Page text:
Modern humans may have dispersed in more than one wave of migration out of Africa, and they may have done so earlier than scientists had long thought, researchers now say.
Modern humans first arose between 100,000 and 200,000 years ago in Africa. But when and how the modern human lineage then dispersed out of Africa has long been controversial.
Scientists have suggested the exodus from Africa started between 40,000 and 70,000 years ago. However, stone artifacts dating to at least 100,000 years ago that were recently uncovered in the Arabian Desert suggested that modern humans might have begun their march across the globe earlier than once suspected.
To help solve this mystery, Katerina Harvati, a paleoanthropologist at the University of Tübingen in Germany, and her colleagues tested four competing out-of-Africa models. Two models involved a single dispersal — one involved a route northward, up the Nile River valley and then eastward across the northern end of the Arabian Peninsula into Asia; the other involved a "beachcomber" route along the southern coast of the Arabian Peninsula into Asia. Two other models involved multiple dispersals, with both models involving routes along the northern and southern ends of the Arabian Peninsula — one involved connections and gene flow between these routes, and the other did not. [See Photos of Our Closest Human Ancestor]
The investigators used these models to predict how much the genes and skull measurements of different groups in Africa, Asia and Australia might have diverged from one another given how separated they were by space and time. Then, the researchers compared these predictions with actual gene and skull data from 10 African, Asian and Australian human populations.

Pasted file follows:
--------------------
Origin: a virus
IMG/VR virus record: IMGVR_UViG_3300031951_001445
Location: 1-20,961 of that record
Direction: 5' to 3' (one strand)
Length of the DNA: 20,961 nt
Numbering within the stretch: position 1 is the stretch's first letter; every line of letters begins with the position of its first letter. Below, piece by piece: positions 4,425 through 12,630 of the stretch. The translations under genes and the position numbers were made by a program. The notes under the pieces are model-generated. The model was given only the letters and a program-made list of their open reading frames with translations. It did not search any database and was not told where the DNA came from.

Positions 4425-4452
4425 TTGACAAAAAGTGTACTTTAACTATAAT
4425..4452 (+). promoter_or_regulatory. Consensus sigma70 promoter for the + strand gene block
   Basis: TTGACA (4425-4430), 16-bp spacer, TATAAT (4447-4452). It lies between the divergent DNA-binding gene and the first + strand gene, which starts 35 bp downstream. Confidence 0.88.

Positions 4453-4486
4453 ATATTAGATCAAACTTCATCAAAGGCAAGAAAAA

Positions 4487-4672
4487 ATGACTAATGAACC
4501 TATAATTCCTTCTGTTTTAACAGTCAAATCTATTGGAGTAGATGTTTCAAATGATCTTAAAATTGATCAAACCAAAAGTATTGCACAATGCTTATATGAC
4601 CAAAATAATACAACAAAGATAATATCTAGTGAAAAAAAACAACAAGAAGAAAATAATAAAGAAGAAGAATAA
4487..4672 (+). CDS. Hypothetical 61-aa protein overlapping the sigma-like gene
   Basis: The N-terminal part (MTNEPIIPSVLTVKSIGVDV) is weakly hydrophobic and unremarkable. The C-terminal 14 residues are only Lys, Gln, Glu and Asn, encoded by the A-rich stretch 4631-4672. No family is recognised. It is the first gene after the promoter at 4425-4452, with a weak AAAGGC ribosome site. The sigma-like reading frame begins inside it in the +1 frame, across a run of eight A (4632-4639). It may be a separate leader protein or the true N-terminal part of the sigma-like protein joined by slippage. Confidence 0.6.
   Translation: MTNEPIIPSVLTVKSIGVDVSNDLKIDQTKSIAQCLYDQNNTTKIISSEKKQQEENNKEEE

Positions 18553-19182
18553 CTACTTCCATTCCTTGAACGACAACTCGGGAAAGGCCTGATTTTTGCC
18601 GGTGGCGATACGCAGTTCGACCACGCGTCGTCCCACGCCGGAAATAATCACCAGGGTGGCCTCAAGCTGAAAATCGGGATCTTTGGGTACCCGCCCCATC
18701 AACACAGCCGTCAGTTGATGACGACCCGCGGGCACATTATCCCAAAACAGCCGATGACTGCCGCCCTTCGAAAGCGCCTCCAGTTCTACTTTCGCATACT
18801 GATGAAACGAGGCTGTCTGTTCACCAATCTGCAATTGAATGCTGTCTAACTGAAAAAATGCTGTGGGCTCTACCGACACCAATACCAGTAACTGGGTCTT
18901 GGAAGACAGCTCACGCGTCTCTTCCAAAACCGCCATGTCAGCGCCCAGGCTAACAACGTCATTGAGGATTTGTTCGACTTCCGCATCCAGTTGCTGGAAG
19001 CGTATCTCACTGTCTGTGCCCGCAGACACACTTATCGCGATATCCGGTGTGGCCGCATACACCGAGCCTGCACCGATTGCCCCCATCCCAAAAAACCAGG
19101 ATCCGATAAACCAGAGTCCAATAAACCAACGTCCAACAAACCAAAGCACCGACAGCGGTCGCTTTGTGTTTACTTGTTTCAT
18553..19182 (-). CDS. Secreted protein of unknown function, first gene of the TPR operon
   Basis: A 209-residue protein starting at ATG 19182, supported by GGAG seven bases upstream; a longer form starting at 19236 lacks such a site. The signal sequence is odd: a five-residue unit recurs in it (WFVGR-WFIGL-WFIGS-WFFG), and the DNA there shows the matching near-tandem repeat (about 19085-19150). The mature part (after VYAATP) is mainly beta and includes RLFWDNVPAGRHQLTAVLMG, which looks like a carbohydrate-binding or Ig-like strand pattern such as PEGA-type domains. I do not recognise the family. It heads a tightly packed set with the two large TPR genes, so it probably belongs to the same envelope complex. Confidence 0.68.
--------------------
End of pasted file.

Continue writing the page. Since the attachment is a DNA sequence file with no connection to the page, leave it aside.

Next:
The researchers found that both the genetic and skull data supported a multiple-dispersal model involving several migrations.
"It is really exciting that our results point to the possibility of a multiple-dispersals model of modern humans out of Africa," Harvati said. "A multiple-dispersals scenario, with earlier modern humans leaving Africa as early as 130,000 before present, can perhaps account for part of the morphological and genetic patterns that we see among modern human populations."
The first wave of migrations probably followed the southern coast of the Arabian Peninsula as early as 130,000 years ago to Australia and the west Pacific region, while the second wave traveled along the northern route about 50,000 years ago, the researchers said. These waves of migration appear relatively isolated from each other.